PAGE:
Introducing: Church Aperitivo Bar, an Italian kitchen and bar in a (former) Queen West church

Introducing: Church Aperitivo Bar, an Italian kitchen and bar in a (former) Queen West church

Mixologist Scott Talbot pours church-inspired drinks along the marble-clad bar (Image: Simone Olivero)

It’s been nearly a year since we first noticed the permit signs on the long-abandoned Slavic church at the corner of Queen and Dovercourt. Having walked by the vacant property for years, Sandra Cassaro and David Beddia finally took the plunge on it last January, hoping to build a sophisticated yet unpretentious place to have drinks with friends. With backgrounds in construction and marketing and event planning (Cassaro has worked with Liberty Entertainment Group and Ink Entertainment), these childhood friends recruited Italy-born chef Fabio Sacca to help them create their menu of Italian small plates.

Similar to a North American “happy hour,” Aperitivo Italiano has been gaining popularity across Europe for the last few years. Complimentary appetizers are served in the early evening, accompanied by light alcoholic drinks, as a way to unwind prior to dinner. Church will be holding Aperitivo Italiano from 5 to 6:30 p.m. every Tuesday to Saturday, with complimentary small dishes like stuffed mushrooms, mini pizzas, crostini and arancini alongside a cocktail menu featuring church-themed drinks such as “The Holy Caesar” ($10) and “Salvation” ($12), made with gin, Campari, muddled cucumber, rosemary and a splash of soda. A regular menu of more refined small dishes will be available outside that time featuring items like traditional meatballs ($8), spaghetti ($11), beef carpaccio ($8) and braised octopus ($12).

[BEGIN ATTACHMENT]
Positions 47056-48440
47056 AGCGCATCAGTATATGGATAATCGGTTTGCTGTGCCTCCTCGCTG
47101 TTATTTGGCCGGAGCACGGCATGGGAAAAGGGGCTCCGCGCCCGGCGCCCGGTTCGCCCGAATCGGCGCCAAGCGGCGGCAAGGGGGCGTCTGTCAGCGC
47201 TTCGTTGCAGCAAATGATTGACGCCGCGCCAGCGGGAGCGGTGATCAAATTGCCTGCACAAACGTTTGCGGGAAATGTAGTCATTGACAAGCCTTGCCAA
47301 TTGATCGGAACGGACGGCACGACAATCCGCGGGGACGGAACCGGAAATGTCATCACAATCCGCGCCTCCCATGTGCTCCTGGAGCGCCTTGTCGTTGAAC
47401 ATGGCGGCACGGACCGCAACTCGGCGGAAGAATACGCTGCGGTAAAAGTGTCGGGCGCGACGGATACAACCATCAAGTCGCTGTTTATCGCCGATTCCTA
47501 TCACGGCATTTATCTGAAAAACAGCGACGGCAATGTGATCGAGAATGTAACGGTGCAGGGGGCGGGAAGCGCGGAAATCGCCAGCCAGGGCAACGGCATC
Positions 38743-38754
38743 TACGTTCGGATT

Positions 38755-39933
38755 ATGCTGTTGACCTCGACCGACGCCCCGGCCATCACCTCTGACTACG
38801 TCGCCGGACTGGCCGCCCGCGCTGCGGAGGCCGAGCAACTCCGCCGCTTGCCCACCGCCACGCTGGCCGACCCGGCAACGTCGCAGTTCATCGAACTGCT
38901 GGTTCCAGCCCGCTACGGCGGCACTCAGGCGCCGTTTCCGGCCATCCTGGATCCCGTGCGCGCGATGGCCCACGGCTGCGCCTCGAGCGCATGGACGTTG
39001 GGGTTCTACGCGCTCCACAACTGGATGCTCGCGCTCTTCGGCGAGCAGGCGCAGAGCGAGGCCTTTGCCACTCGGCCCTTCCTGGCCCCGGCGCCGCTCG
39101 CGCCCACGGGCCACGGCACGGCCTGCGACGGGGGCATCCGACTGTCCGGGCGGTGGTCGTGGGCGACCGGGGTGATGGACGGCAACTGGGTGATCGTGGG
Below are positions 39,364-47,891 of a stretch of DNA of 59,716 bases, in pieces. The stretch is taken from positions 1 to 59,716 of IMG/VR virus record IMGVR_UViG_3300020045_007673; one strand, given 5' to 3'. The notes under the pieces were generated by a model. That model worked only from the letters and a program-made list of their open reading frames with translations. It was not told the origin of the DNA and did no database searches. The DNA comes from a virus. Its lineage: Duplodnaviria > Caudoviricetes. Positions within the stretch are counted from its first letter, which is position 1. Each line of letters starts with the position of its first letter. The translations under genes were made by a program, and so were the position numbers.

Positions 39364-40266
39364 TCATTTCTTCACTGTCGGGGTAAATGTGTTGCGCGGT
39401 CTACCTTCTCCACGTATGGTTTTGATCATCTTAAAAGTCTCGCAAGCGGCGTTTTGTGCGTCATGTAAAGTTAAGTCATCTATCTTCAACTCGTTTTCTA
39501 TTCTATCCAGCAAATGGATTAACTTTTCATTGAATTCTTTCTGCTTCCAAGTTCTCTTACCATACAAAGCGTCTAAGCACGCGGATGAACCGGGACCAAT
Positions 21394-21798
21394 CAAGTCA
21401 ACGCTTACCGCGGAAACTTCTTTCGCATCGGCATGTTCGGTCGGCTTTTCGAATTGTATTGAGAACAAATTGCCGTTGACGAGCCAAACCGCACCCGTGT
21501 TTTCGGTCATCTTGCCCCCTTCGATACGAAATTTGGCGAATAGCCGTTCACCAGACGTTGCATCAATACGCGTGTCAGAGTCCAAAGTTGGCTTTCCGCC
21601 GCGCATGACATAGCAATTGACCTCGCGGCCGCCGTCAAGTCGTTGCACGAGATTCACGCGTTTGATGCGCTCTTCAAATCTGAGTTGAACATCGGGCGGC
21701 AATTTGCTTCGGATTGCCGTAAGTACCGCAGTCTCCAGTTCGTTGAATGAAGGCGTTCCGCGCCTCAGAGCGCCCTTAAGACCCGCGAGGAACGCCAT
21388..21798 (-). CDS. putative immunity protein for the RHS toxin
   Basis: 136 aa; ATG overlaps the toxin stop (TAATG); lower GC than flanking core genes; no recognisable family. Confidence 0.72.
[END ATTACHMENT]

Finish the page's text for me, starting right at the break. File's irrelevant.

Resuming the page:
Staying true to its holy roots, Church looks very much like a church. Designer Guido Costantino (responsible for Buca on King West) worked closely with Cassaro and Beddia to keep as much of the original structure in place as possible. The main entrance is through the arched double doors, and inside, the restaurant is divided by a centre aisle that separates the bar from the seating area. A large cutout in the ceiling reveals the original wood beams of the church and leads up to the altar where, appropriately enough in our chef-worshipping times, the kitchen is now housed. With nary a pew in sight, the bar has a contemporary vibe, with dim lighting and loud music: of course, instead of the sound of a choir ringing out on Sunday morning, there’s a DJ who spins on Thursday, Friday and Saturday until the wee hours.

Church Aperitivo Bar, 1090 Queen St. W., 416-537-1090,